The sweet little rock reminded me that I had to stay strong and that maintaining my foundation was an important need too.  The beauty of the rock reminds me that I have live with inner beauty and integrity.  I have to walk gently in a loving and sweet demeanor.  The earth is profoundly beautiful where I live in Tucson and the surrounding areas.  As long as I remain grounded in this beauty all will ultimately thrive.

My life has felt overwhelming as I have had to navigate some difficult challenges lately.  In truth, internally I am struggling, but the rock reminds me to stay focused and present.  My foundation is strong and getting stronger.  All will be ok; it always is for me.

Amazing how a small rock has such empowering energy.

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I love the rhythm of my body.

Each morning, I naturally wake up an hour or two before the sun.  My body eases into the day without distraction and  without struggle.  No one has expectations of me and the dog isn’t ready for her morning walk or attention.  Life is good.

In the morning, I can write, chant, drum; I can be lazy, look out the window, or go back into a light slumber.  I can listen to the animals, the birds, or the wind.  The energy of honoring my body is probably one of the reasons I can walk around with a smile on my face even when I face challenges.  Morning allows me the time to collect my thoughts, find balance, and gently move into the day.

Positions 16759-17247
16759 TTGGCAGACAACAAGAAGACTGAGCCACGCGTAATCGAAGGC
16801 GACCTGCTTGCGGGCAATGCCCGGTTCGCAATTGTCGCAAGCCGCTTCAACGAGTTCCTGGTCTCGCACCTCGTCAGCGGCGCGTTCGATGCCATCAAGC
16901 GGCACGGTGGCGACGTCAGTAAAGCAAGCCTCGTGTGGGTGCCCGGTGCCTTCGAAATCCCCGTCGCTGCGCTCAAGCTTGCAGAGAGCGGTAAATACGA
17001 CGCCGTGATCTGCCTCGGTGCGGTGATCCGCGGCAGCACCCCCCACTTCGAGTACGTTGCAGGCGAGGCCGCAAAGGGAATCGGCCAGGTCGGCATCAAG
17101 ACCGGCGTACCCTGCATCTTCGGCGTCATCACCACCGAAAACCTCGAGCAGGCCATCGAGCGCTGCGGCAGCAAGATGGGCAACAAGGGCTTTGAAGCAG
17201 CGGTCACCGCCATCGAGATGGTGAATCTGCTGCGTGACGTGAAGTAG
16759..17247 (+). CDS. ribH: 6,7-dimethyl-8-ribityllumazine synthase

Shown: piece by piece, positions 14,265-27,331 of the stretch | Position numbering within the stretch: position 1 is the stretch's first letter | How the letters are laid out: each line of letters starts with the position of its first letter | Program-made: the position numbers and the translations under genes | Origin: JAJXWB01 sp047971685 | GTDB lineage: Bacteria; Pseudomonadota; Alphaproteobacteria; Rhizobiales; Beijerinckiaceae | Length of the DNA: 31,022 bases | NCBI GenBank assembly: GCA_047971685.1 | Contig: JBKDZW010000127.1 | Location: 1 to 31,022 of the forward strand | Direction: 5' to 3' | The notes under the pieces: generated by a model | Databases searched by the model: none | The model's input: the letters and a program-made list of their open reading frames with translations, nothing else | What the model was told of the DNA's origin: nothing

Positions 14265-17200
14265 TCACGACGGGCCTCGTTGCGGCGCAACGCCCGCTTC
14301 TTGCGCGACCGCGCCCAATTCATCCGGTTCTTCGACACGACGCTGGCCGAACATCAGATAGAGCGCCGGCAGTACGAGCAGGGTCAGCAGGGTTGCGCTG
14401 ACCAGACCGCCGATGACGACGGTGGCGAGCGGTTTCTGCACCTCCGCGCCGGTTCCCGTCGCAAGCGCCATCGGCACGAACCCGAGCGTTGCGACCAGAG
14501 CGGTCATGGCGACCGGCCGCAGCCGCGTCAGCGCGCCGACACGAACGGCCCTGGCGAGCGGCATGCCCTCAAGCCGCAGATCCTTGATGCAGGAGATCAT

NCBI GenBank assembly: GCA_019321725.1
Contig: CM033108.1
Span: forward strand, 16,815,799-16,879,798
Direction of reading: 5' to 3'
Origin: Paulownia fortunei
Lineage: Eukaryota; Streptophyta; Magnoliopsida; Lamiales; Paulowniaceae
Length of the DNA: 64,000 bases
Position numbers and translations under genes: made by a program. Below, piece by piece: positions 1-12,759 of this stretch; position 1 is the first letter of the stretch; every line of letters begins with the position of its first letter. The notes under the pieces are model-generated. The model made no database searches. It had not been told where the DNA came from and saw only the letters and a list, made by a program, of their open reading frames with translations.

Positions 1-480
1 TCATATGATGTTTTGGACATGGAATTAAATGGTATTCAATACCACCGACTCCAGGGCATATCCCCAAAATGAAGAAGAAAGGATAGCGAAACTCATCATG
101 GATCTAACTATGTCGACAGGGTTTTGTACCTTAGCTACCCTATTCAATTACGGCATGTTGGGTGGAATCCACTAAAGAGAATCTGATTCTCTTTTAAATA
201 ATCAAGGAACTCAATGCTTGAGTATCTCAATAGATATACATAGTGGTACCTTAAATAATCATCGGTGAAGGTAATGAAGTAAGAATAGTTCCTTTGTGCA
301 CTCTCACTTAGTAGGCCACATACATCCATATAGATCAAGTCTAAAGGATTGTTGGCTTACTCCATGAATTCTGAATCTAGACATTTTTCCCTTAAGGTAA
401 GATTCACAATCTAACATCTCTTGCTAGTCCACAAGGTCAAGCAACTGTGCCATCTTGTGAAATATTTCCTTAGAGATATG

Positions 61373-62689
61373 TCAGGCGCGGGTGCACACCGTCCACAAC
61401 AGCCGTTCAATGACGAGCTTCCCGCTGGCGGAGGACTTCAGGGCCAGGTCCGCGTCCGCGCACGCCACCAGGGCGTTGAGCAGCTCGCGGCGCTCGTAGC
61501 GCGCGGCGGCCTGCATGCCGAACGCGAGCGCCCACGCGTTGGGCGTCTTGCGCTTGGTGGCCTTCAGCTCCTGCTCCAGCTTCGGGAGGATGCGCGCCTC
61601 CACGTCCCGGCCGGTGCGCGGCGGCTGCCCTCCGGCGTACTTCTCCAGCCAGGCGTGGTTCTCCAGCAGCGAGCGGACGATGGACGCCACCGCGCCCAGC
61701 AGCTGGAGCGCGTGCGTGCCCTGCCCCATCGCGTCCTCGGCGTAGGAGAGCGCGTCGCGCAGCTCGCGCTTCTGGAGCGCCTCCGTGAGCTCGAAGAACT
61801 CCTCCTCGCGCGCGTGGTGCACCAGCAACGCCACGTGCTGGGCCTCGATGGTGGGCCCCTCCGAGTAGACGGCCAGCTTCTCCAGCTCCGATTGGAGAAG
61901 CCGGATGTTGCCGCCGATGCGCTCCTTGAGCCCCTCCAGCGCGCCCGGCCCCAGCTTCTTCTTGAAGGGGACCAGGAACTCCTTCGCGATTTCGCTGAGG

The rhythm of the earth has always been nurturing for me.  I love my quiet time; I love my space.  As much as I love my family and connecting with people, I also love the silence and walking gently.  The cocoon of darkness yields a beautiful light propels me into the day and into the world with others.  Taking that trek slowly is the gift I give myself.

Boker Tov my friends; Boker Or Kulam

Good Morning; (AH) Morning Light Everyone!

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Intimacy happens when you have a deep and passionate relationship with someone or something outside of yourself.  Over the course of my life, I have amazing relationships that have sustained me and brought me to this time.  When I am in love with those around me or with something I believe in, a beautiful intensity flows through me and my world feels spiritually healthy.  When I lack intimacy, profound sadness takes root and living becomes a little harder.